The key point of both of these examples is that everyone — policymakers, the media, the public, and the business community — must be aware of what is in the baseline.  If the baseline assumes the expiration of the NTEs (as ours does), then policymakers cannot count the expiration of any NTEs as deficit reduction, and they must count as a cost the extension of any NTEs that aren’t paid for.  Similarly, if the baseline assumes the sequestration is not implemented (as ours does), then policymakers would count the replacement of the sequestration with other savings as deficit reduction, but would not count as a cost rolling back the sequestration without offsets.


End Notes

[1] This analysis updates our previous report on the subject to reflect the enactment of the American Taxpayer Relief Act (ATRA).  The previous report included more extensive discussion of the points made in this report; see Richard Kogan, $2 Trillion in Deficit Savings Would Achieve Key Goal: Stabilizing the Debt over the Next Decade, Center on Budget and Policy Priorities, November 1, 2012,  Because ATRA reduces projected deficits by more than $0.6 trillion, the additional deficit reduction needed to stabilize the debt shrinks from the $2 trillion discussed in the previous report to almost $1.4 trillion, as shown in this report.

[2] Under those caps, discretionary spending over 2013-2022 will be $1.5 trillion below the levels in the Congressional Budget Office (CBO) baseline from the end of 2010, when the Bowles-Simpson and Rivlin-Domenici commissions issued their plans, according to CBO estimates.  See Richard Kogan, Congress Has Cut Discretionary Funding by $1.5 Trillion over Ten Years, Center on Budget and Policy Priorities,September 25, 2012,

[3] This reflects the cost of continuing all of the normal tax extenders, except for the “bonus depreciation” provision in ATRA that allows companies to write off 50 percent of the cost of new equipment.  We assume that provision will be allowed to expire once the economy is stronger, as was the case when a similar provision was enacted during the recession of the early 2000s.  See Appendix II.

[4] The revenue raised in ATRA shown in Table 2 is $563 billion.  This total reflects $624 billion from raising taxes on certain upper-income households by allowing certain provisions enacted in 2001 and 2003 to expire at the end of 2012, net of the effects of other provisions in the bill, primarily the temporary continuation of the so-called “tax extenders.”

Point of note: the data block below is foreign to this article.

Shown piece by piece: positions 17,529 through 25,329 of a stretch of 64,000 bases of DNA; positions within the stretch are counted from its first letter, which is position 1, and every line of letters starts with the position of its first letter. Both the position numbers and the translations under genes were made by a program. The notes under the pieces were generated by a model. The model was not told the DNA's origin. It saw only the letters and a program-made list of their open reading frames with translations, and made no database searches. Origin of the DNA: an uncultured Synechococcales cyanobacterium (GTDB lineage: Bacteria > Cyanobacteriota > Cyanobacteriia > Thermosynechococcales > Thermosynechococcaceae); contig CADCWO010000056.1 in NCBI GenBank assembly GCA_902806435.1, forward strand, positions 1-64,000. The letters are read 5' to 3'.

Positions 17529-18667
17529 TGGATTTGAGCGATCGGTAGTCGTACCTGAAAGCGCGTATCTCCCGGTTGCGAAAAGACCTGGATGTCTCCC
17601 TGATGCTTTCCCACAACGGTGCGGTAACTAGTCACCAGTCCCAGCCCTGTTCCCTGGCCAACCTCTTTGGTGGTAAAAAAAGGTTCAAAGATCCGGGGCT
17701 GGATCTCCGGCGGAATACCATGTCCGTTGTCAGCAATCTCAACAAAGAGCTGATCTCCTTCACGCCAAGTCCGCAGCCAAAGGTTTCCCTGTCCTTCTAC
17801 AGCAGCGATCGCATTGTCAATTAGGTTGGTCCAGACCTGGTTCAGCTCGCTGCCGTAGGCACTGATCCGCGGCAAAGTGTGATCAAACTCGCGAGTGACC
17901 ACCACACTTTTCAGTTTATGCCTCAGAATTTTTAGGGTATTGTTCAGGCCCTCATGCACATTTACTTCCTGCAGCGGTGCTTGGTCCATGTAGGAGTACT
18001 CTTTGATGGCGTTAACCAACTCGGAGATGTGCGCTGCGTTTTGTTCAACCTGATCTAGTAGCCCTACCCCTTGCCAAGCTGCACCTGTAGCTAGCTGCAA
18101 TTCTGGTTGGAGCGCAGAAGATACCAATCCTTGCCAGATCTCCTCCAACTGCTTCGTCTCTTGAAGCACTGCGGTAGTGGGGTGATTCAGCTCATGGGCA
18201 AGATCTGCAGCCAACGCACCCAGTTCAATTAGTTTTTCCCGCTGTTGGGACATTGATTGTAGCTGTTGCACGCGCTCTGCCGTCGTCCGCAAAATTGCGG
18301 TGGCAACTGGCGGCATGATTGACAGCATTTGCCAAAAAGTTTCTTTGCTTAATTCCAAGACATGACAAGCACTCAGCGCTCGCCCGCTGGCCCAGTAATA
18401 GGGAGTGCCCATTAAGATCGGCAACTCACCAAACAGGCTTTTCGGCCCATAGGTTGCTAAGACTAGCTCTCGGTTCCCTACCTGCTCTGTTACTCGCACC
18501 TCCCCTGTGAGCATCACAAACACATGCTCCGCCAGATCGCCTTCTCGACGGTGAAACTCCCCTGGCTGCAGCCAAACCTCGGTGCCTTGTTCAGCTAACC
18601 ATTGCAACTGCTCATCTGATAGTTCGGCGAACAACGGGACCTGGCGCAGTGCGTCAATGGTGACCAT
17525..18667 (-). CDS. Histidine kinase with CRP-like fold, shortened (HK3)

[5] For more on why all the steps in a deficit reduction journey should be taken into account, see Richard Kogan, “Of Zeno’s Dichotomy Paradox, ‘Takers,’ and Deficit Reduction,” Off the Charts blog, February 16, 2012,

[6] This figure subtracts premiums paid by beneficiaries and corrects for shifts in the timing of payments.  Congressional Budget Office, Monthly Budget Review, Fiscal Year 2012, October 5, 2012,

[7] We calculated the levels of spending, revenues, and deficits in that current-policy baseline from estimates CBO issued in August 2012, except that the cost of certain tax continuations was modified very slightly to reflect new estimates published by the Joint Committee on Taxation in December 2012. 

[8] In our November 1, 2012 report, we stated that the continuation of NTEs would increase the deficit by about $1 trillion.  We have revised this figure to $416 billion for several reasons.  First, as explained above, we no longer consider bonus depreciation an NTE, which reduces the revenue loss of NTEs by $341 billion over ten years.  Second, ATRA did not extend certain tax expenditures that expired in 2011 and 2012, and therefore we no longer consider them NTEs; these tax expenditures would have reduced revenues by $73 billion over ten years.  Third, the temporary extension of NTEs in ATRA reduced revenues by $69 billion over ten years; this cost is now built into our current-policy baseline rather than in the estimate of extending the NTEs.  Finally, given the smaller revenue loss from continuing the NTEs, the associated interest costs are about $100 billion lower over ten years.  See Richard Kogan, “$2 Trillion in Deficit Savings Would Achieve Key Goal: Stabilizing the Debt Over the Next Decade,” Center on Budget and Policy Priorities, November 1, 2012,

[9] On August 1, 2012, CRFB issued a statement strongly urging Congress to offset the cost of any of the NTEs it does continue.  See

[10] Note that the $1.1 trillion in deficit reduction is less than the $1.2 trillion sequestration targets for a number of technical reasons, including that the amount of estimated interest savings is lower because CBO assumes lower interest rates now than it did in 2011 when the BCA was drafted.  In addition, ATRA reduced the amount of the sequestration by $24 billion.